MOD declare the programme to have been a success “we have learnt great things about the production, tensile strength of plastic rolled sheeting and will ensure these lessons are carried forward to future projects”.
😀

Mark F
Mark F (@guest_761390)
7 months ago
Reply to  David Lloyd

Sadly there will probably be a specification for this, signed off by MOD. Having spent all my working life in either the military or defence industry, if I was MinDef for the day, the first thing I would do is cancel DE&S

Jon
Jon (@guest_761386)
7 months ago
Reply to  Jonathan

I’ll ask Mr Gulliver to throw his Coke can directly in the landfill next time.

Monkey spanker
Monkey spanker (@guest_761415)
7 months ago
Reply to  Jonathan

The MOD is receiving its storage unit to keep the paperwork of Ajax faults in. Never to see the light of day again.

BAE bring out the champagne bucket for the shareholders meeting.

Supportive Bloke
Supportive Bloke (@guest_761287)
7 months ago

Why do I get the feeling that this being gently accelerated as much as possible?

Aaron L
Aaron L (@guest_761305)
7 months ago

I wouldn’t be surprised

Mr Bell
Mr Bell (@guest_761309)
7 months ago

Hopefully a bit more than gently accelerated. Hopefully rapidly and urgently accelerated. We need the yards cleared and construction begun asap on AUKUS subs/ SSNR.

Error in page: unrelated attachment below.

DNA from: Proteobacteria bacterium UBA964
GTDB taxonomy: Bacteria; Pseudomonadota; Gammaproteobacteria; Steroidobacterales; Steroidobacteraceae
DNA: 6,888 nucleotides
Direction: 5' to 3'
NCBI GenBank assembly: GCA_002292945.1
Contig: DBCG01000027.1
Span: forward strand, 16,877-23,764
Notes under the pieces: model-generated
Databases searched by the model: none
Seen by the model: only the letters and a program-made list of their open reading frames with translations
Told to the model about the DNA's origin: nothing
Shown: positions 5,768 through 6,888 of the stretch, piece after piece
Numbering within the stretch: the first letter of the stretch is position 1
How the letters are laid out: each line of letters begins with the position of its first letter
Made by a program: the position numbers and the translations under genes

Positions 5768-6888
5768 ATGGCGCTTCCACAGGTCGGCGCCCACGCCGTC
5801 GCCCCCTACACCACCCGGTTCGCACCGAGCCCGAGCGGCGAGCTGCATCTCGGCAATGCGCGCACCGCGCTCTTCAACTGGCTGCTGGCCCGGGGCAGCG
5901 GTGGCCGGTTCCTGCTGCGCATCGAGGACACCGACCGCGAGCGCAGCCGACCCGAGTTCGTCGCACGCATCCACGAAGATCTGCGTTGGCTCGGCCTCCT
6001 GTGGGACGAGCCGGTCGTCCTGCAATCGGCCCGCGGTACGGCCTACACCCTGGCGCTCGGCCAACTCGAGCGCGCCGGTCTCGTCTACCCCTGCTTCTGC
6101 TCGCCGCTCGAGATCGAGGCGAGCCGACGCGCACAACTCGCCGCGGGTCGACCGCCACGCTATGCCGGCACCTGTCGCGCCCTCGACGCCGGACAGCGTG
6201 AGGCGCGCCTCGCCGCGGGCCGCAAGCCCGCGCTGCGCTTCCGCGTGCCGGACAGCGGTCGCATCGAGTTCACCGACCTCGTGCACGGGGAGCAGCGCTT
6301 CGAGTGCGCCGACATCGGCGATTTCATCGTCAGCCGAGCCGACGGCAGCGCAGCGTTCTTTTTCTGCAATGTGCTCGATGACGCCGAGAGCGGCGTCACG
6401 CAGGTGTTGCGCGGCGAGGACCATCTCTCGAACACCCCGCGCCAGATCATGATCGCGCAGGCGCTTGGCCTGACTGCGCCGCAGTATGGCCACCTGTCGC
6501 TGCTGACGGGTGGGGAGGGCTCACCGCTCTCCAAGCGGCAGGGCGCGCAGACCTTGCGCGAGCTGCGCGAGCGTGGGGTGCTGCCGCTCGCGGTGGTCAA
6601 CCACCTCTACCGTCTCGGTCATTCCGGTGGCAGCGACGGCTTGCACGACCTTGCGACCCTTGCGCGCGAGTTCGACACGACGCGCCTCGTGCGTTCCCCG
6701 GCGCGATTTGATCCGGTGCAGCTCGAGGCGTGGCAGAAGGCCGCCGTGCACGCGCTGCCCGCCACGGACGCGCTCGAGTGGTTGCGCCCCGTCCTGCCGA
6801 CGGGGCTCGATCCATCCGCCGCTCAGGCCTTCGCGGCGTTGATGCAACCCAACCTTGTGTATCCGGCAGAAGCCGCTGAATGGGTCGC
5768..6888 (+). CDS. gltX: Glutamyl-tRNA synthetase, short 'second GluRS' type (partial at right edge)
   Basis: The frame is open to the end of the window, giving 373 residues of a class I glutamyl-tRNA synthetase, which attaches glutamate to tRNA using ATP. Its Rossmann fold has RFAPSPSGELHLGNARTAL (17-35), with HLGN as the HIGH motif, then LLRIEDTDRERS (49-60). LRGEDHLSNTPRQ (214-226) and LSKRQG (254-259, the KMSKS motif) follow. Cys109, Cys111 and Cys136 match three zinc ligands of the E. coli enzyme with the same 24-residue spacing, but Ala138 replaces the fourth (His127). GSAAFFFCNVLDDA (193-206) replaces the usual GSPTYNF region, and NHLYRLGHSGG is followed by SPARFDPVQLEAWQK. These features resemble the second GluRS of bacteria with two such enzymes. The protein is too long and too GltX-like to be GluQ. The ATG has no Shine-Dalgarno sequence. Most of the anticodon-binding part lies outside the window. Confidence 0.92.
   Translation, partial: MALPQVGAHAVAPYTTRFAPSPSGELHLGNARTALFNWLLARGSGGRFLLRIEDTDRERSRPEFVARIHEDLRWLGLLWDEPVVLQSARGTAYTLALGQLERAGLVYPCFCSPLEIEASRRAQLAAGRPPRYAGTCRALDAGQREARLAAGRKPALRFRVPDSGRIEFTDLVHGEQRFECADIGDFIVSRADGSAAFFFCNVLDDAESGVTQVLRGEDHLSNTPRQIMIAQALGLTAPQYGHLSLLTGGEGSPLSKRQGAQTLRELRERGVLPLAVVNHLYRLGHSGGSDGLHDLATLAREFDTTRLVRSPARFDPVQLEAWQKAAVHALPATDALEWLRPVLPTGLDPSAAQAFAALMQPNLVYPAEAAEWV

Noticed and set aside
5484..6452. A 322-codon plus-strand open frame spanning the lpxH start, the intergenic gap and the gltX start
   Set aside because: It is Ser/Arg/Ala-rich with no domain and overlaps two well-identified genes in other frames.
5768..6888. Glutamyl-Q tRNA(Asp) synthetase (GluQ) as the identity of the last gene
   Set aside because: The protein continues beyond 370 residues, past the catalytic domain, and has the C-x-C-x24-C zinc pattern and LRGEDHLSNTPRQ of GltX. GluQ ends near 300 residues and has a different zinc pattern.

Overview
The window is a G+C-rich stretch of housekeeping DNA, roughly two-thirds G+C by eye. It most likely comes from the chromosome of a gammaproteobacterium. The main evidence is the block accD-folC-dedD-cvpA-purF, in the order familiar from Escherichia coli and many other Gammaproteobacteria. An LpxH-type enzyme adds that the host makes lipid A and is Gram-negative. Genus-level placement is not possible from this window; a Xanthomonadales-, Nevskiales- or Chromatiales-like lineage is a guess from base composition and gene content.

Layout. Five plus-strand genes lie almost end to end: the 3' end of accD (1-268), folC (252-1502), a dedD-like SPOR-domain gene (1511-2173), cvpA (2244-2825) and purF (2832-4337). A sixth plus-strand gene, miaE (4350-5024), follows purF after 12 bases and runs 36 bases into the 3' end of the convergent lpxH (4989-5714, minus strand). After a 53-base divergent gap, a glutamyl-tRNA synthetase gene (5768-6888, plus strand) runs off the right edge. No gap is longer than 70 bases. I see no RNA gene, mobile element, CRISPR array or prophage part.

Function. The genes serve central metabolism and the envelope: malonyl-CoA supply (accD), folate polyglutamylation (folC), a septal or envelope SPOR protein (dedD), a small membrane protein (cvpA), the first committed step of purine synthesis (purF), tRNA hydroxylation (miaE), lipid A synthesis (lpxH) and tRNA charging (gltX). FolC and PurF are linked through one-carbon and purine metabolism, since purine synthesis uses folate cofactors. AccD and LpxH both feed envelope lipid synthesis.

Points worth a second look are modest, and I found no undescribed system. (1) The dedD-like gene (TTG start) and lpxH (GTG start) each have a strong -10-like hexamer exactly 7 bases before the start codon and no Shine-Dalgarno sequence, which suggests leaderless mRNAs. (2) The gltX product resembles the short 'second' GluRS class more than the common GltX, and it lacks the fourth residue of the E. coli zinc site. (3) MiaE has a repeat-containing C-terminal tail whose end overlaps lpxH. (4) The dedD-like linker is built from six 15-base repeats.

Supportive Bloke
Supportive Bloke (@guest_761312)
7 months ago
Reply to  Mr Bell

I was thinking more along the lines of getting them into service to avoid expensive LIFEX on the V boats.

Shades of T23 and all that.

Deep32
Deep32 (@guest_761355)
7 months ago

I wouldn’t think you are far from the mark there. Any acceleration in their construction however small can only benefit SSN(R) production surely?
We have three A boats past their sell by dates between 2035-41, so, I imagine it’s in everyone’s interests to accelerate Dreadnaught construction.

Duker
Duker (@guest_761396)
7 months ago
Reply to  Deep32

This hull section is for the last of the 4 dreadnoughts

So they have 2 Astutes and parts of 3 Dreadnoughts in final or intial build

Monkey spanker
Monkey spanker (@guest_761416)
7 months ago
Reply to  Duker

Don’t think so. The article says:
A huge section of HMS Dreadnought is on the move.